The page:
Last night some of my friends on facebook started talking about the “F” quilts hanging in the show. First let me say that I was not offended by any quilt in the show. I think of quilts, all quilts, as art. Some are based on subjects that I don’t particularly care for, but I keep in mind that it is the art of the maker and can be as volatile as any art in any museum. Be warned. You never know what you will see in a museum or in a quilt show. If you don’t want your young children exposed to art, leave them at home.
That being said, I loved the “F” quilts! I took photos of both and of the sheets telling about them. Unfortunately, the photo telling about the more controversial of the two is blurry. I’m putting it on the blog anyway. (Click on the photos if you want to enlarge them to see or read them better.) The Fuck You Cancer quilt spoke to me because I’ve had family die from cancer and many friends have fought it. My cousin is fighting it now. I’ve thought this exact phrase as my dear friend Catherine was battling breast cancer last year, for the second time. I wish I had made a quilt like this for her! I wasn’t quilting last year, so it was not a possibility and hopefully there will never be another need for it.
The more controversial quilt is also a group quilt. They wanted to make a quilt that tested the boundaries of text and censorship. The Give a F*ck quilt was born of that desire. It was not my favorite quilt in the show and I’ll admit I was a little shocked when I first saw it, but it did not offend me. I like this quilt! I think it’s fun. Seriously, who hasn’t heard this word nowadays? It’s really not that shocking anymore. That may be sad, but it’s true. The times are different and this word is spoken often in movies, homes and in public, especially by younger people.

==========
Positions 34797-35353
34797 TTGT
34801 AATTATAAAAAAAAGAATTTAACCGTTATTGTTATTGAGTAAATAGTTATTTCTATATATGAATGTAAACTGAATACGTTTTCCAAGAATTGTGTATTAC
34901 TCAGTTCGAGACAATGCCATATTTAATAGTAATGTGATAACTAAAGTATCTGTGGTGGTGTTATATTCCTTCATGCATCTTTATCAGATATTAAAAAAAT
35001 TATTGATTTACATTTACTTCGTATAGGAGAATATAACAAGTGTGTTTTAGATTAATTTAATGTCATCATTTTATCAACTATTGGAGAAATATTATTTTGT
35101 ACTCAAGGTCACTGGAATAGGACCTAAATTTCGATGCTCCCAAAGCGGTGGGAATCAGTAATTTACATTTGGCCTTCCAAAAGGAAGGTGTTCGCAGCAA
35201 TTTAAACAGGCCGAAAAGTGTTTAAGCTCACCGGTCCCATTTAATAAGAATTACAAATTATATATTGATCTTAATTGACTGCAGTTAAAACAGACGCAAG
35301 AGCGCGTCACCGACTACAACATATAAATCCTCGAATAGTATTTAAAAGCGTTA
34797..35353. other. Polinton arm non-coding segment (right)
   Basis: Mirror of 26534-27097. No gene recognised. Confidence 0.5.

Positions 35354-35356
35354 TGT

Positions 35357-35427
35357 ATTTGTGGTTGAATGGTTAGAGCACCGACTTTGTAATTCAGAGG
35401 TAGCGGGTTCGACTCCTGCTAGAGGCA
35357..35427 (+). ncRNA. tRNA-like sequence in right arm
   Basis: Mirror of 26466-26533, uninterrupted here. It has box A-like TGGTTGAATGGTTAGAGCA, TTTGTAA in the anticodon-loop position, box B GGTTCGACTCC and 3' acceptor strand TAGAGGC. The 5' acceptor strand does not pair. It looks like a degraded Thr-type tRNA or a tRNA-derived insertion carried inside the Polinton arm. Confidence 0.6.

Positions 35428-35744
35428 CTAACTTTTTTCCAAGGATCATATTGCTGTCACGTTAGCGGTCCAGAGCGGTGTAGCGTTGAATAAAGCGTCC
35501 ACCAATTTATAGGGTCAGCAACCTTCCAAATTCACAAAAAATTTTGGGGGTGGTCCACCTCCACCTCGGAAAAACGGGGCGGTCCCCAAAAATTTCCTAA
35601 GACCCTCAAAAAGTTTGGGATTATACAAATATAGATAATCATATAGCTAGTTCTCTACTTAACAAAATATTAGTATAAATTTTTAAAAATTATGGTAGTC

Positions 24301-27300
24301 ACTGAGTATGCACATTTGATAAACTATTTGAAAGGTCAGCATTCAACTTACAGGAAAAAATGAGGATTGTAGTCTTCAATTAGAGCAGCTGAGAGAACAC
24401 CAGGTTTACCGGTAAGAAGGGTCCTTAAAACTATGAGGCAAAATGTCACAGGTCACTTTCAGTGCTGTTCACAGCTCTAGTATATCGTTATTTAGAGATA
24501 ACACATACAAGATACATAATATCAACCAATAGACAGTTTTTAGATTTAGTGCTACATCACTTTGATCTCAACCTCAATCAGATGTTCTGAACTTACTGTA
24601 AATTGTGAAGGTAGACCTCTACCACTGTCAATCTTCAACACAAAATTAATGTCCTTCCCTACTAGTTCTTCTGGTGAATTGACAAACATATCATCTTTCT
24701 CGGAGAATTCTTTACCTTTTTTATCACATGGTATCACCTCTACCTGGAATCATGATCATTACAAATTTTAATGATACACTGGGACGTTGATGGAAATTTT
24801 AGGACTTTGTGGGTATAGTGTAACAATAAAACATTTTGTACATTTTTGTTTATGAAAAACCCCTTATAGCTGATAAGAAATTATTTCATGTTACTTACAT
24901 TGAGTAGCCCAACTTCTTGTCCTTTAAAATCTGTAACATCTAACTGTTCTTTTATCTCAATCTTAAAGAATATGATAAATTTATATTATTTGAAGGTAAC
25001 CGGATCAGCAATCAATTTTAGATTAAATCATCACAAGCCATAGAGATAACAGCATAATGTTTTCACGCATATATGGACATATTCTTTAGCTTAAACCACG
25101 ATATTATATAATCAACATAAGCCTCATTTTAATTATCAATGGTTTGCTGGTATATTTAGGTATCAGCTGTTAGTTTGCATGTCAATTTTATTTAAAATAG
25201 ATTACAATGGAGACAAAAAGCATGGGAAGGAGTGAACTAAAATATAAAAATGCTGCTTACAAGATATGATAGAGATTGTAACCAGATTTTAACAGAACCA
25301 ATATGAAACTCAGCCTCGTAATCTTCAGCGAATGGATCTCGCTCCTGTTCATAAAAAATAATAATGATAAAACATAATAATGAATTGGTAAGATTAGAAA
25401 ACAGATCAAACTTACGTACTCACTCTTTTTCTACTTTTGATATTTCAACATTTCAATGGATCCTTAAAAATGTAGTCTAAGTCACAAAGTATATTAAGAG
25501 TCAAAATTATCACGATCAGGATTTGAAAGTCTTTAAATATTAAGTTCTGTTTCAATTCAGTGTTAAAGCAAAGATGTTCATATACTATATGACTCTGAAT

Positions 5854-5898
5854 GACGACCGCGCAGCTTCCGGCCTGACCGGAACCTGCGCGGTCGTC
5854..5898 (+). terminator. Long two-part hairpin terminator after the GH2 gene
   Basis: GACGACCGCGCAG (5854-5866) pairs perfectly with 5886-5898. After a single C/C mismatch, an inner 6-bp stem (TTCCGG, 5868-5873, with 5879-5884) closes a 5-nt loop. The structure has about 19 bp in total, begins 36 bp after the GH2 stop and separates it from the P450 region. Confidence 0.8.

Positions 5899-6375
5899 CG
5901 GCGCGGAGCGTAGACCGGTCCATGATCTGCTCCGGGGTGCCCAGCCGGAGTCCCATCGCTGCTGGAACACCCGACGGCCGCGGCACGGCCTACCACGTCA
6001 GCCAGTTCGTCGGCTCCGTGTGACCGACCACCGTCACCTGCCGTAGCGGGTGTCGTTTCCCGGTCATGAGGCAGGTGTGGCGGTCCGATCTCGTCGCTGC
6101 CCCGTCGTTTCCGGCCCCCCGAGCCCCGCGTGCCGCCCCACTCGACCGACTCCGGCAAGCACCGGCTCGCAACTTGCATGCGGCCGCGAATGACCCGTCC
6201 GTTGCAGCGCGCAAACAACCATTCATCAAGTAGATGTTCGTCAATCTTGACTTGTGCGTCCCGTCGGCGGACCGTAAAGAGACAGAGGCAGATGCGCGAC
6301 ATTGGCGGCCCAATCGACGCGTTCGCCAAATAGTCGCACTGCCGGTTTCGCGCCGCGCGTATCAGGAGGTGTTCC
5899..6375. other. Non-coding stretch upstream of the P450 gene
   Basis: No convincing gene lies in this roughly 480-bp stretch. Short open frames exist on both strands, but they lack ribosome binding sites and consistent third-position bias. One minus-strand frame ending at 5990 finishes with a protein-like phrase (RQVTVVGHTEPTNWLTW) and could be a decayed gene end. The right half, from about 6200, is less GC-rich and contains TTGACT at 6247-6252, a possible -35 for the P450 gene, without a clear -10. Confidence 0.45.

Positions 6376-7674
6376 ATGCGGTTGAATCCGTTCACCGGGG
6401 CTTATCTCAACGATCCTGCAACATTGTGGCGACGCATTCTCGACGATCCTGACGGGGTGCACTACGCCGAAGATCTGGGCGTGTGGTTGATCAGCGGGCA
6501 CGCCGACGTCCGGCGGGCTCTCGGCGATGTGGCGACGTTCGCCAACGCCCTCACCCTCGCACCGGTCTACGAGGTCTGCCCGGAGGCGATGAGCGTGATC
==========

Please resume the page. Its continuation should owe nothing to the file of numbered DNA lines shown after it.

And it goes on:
I did not take a photo of the quilt that made me the most uncomfortable. The one that came the closest to “offending” me was a pixelated gun. When I first came up on it, I just saw the black, white and red. Then I really “saw” the picture in the quilt. I didn’t like it. I am a gun owner. I use them here on my rural land. I don’t hunt, but I have them for protection against the occasional snake and that sort of thing. I don’t dislike guns or even the thought of quilts with guns on them, but I was uncomfortable looking at that particular gun quilt this weekend. It brought back memories of family gun deaths and then made me think of national tragedies. To me, the gun was much more “offensive” than the “F” quilts. I didn’t feel that the gun should be “celebrated” in this way at this time. That was my feeling and my reaction. You are entitled to your own.
***I’ve had a comment that explains the gun quilt more. It is not a celebration but speaks of the gun deaths of children. Thank you, amyps! This is a great reminder that you should always read the quilt’s “story”!
I wonder if the “F” quilts would have been controversial if they had been hanging in a larger show? Maybe International Quilt Festival in Houston?